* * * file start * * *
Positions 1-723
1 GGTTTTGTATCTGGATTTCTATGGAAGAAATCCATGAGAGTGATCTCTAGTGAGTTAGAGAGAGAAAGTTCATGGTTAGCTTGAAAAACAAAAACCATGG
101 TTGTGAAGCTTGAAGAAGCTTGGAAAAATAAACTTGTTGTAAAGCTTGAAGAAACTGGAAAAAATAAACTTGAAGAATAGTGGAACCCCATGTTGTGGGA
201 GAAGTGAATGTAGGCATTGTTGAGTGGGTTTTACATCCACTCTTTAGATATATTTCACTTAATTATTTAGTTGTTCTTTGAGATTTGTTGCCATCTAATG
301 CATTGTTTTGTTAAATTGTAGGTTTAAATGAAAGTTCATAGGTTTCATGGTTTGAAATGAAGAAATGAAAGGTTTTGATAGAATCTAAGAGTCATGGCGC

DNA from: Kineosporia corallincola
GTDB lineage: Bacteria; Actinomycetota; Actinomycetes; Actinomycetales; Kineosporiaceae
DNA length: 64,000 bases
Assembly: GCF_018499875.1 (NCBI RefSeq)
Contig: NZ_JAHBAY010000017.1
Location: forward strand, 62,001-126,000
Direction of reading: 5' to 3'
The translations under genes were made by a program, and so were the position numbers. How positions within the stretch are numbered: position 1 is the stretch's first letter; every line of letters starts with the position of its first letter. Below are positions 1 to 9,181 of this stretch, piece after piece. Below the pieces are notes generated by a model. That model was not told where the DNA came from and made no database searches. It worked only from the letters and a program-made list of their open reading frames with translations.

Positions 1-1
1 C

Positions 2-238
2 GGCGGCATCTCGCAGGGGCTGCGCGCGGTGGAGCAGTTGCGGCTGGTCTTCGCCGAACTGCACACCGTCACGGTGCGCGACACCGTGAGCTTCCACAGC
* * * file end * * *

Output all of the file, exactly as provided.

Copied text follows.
Positions 1-723
1 GGTTTTGTATCTGGATTTCTATGGAAGAAATCCATGAGAGTGATCTCTAGTGAGTTAGAGAGAGAAAGTTCATGGTTAGCTTGAAAAACAAAAACCATGG
101 TTGTGAAGCTTGAAGAAGCTTGGAAAAATAAACTTGTTGTAAAGCTTGAAGAAACTGGAAAAAATAAACTTGAAGAATAGTGGAACCCCATGTTGTGGGA
201 GAAGTGAATGTAGGCATTGTTGAGTGGGTTTTACATCCACTCTTTAGATATATTTCACTTAATTATTTAGTTGTTCTTTGAGATTTGTTGCCATCTAATG
301 CATTGTTTTGTTAAATTGTAGGTTTAAATGAAAGTTCATAGGTTTCATGGTTTGAAATGAAGAAATGAAAGGTTTTGATAGAATCTAAGAGTCATGGCGC

DNA from: Kineosporia corallincola
GTDB lineage: Bacteria; Actinomycetota; Actinomycetes; Actinomycetales; Kineosporiaceae
DNA length: 64,000 bases
Assembly: GCF_018499875.1 (NCBI RefSeq)
Contig: NZ_JAHBAY010000017.1
Location: forward strand, 62,001-126,000
Direction of reading: 5' to 3'
The translations under genes were made by a program, and so were the position numbers. How positions within the stretch are numbered: position 1 is the stretch's first letter; every line of letters starts with the position of its first letter. Below are positions 1 to 9,181 of this stretch, piece after piece. Below the pieces are notes generated by a model. That model was not told where the DNA came from and made no database searches. It worked only from the letters and a program-made list of their open reading frames with translations.

Positions 1-1
1 C

Positions 2-238
2 GGCGGCATCTCGCAGGGGCTGCGCGCGGTGGAGCAGTTGCGGCTGGTCTTCGCCGAACTGCACACCGTCACGGTGCGCGACACCGTGAGCTTCCACAGC